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Saturday, 18 October 1997


Mr Ambassador,

1. With special joy I welcome you here today in the Vatican as you begin your task as Ambassador Extraordinary and Plenipotentiary of the Federal Republic of Germany to the Holy See. As I did your esteemed predecessor, I bid you also a cordial welcome and wish you all the best in your new and distinguished service.

2. Your greetings, for which I heartily thank you, were accompanied by the promise to work to maintain and develop the excellent relations between the Holy See and the Federal Republic of Germany. In that connection you recalled the visit which I was able to make to your beloved homeland last year, and you made special mention of how the Federal Chancellor and I walked together through the Brandenburg Gate. As the open gate is a symbol that the forced division into political blocs has been overcome, so too our joint crossing of the threshold which once marked the boundary was an eloquent sign. For the entry through the "gate of unity" indicated the regained freedom, as it clearly indicates, however, that the many problems which today are caused precisely by this freedom can be resolved only in partnership. What holds true for relations between the Holy See and the Federal Republic of Germany is also true of the relationship between Church and State in your country. The two are allied whenever it is a question of giving "soul" to a pluralistic and secularized society. Freedom and unity require each other. Unity without freedom becomes compulsion, but freedom without unity brings chaos. While at the Brandenburg Gate I put the concept of "freedom" at the centre of my thoughts, today I would like to make "unity" the focus of my considerations.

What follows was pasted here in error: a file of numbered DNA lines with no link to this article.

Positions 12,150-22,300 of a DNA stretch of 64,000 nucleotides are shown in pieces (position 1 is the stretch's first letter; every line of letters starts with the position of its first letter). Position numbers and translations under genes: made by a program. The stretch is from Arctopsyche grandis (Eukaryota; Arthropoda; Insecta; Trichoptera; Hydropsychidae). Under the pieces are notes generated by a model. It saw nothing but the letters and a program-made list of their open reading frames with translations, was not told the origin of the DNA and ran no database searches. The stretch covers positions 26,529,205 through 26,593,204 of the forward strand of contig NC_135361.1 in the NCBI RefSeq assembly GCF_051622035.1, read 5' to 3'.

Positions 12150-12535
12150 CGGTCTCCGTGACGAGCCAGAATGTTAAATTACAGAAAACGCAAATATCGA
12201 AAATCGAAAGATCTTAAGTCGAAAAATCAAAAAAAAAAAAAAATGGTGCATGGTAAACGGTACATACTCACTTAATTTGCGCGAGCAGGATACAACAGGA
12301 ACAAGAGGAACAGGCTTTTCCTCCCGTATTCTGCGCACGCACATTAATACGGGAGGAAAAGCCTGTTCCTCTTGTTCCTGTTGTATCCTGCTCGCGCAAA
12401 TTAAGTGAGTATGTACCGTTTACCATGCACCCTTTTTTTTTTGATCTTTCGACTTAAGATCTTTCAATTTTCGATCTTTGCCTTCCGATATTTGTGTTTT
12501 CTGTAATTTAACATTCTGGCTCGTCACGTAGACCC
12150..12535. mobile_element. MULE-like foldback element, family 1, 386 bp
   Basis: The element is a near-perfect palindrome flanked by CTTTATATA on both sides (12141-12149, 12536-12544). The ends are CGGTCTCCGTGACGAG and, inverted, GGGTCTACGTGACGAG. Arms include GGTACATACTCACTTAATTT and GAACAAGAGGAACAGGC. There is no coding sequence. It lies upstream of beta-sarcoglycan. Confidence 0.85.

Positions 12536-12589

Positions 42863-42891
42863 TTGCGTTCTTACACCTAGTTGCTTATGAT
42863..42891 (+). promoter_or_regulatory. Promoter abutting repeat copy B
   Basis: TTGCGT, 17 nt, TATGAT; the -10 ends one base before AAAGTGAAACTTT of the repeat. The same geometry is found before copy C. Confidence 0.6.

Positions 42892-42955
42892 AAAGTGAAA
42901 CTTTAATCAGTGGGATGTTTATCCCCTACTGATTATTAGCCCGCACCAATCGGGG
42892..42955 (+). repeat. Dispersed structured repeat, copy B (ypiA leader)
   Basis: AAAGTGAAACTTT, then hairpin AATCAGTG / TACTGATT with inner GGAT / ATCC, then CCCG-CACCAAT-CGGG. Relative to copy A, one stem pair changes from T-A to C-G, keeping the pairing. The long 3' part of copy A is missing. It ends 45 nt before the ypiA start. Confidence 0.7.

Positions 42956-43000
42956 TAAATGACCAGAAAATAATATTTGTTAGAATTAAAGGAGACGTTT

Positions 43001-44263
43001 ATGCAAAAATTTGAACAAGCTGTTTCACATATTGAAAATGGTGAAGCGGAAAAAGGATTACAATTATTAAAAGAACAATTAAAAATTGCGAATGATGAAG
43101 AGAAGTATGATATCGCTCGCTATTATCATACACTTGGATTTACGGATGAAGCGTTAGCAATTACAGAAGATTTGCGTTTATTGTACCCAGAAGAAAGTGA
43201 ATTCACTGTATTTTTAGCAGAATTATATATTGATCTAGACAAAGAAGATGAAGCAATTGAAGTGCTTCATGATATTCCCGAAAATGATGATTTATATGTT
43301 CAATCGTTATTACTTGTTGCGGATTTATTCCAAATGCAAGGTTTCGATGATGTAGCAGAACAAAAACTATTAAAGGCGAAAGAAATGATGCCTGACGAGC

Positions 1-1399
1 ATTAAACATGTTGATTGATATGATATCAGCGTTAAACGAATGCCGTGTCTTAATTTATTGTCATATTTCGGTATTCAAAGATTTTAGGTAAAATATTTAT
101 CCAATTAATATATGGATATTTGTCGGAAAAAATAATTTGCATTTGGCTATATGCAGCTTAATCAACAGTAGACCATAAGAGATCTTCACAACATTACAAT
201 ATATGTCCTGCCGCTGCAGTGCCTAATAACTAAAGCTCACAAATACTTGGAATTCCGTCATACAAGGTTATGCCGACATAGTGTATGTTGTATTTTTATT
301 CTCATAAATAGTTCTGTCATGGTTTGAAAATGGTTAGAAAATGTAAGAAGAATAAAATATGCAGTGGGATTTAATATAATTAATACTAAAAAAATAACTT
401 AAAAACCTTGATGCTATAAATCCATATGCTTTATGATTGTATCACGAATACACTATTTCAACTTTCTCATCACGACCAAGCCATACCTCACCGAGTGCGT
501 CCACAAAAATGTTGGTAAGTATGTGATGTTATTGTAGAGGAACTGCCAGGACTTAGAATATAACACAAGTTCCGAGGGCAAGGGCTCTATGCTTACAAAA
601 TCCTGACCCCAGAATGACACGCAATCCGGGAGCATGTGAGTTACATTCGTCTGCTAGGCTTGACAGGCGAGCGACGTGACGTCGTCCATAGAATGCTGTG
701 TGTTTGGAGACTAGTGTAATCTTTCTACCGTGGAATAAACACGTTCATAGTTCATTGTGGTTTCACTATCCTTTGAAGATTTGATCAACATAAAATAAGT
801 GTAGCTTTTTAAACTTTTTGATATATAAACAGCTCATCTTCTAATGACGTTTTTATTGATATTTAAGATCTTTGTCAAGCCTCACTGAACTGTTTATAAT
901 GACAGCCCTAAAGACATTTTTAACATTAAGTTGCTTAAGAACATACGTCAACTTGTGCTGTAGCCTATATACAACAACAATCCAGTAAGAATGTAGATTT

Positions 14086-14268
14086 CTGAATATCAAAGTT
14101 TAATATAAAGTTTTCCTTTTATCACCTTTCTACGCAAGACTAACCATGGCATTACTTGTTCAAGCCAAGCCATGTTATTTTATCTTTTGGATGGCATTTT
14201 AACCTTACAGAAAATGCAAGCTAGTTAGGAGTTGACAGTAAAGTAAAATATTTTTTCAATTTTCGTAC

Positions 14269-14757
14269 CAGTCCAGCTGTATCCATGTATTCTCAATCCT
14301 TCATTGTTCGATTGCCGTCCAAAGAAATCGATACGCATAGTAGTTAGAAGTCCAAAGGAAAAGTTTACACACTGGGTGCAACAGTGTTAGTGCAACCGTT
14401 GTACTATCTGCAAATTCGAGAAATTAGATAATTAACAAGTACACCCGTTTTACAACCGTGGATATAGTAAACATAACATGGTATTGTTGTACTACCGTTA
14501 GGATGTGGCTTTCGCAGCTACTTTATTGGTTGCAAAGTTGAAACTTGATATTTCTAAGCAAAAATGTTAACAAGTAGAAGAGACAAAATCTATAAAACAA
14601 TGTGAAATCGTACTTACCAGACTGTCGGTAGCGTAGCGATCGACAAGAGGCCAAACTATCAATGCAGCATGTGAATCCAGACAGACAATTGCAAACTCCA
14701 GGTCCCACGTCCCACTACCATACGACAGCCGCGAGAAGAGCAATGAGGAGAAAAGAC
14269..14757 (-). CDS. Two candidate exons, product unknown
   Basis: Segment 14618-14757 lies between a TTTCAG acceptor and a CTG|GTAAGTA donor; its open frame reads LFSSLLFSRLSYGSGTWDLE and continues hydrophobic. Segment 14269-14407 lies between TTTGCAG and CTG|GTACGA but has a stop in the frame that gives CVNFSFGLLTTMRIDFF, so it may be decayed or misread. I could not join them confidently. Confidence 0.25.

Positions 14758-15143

3. When in the autumn of 1989 the wall began to crumble and was ultimately torn down in a non-violent revolution, it was succeeded, one after another, by the steps necessary for leading East and West back again to a common currency, political reunification and economic unity. Although much has been done in these areas, internal unity remains but a dream. There are still differences. It is true that people can travel unimpeded between East and West, but with the fall of the external wall not all the internal walls have been dismantled yet.